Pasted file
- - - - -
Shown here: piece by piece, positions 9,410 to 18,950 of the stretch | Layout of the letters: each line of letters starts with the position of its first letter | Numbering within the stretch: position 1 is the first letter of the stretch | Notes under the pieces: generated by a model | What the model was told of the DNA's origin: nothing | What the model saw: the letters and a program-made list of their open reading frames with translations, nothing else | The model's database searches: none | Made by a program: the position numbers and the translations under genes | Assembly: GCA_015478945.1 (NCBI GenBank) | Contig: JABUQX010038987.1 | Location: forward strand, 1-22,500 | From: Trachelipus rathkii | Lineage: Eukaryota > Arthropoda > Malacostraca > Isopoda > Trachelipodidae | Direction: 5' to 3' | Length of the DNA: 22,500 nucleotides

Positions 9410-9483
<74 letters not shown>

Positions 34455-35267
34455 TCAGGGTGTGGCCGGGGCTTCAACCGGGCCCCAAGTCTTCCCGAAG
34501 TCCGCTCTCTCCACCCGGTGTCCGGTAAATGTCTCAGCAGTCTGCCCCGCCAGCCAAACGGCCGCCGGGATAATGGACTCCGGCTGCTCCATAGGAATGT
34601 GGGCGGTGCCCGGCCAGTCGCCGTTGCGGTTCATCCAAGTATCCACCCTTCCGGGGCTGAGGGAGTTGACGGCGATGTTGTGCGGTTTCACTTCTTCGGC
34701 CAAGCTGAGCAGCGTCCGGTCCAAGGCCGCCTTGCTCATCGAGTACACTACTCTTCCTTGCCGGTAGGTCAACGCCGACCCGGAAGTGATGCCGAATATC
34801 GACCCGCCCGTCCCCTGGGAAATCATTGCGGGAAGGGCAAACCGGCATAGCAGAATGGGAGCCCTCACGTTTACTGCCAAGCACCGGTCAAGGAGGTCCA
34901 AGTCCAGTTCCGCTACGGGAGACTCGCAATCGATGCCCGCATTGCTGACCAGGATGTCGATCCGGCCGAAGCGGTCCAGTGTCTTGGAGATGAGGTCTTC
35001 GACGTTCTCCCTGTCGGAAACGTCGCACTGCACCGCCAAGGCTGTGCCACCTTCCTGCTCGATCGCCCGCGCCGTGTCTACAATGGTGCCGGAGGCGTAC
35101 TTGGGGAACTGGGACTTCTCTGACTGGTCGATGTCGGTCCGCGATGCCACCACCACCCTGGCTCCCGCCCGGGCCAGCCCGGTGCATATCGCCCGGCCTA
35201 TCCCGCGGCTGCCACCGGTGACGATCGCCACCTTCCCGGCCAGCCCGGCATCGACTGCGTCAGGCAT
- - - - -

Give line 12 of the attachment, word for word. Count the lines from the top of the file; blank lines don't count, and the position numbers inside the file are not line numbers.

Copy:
35101 TTGGGGAACTGGGACTTCTCTGACTGGTCGATGTCGGTCCGCGATGCCACCACCACCCTGGCTCCCGCCCGGGCCAGCCCGGTGCATATCGCCCGGCCTA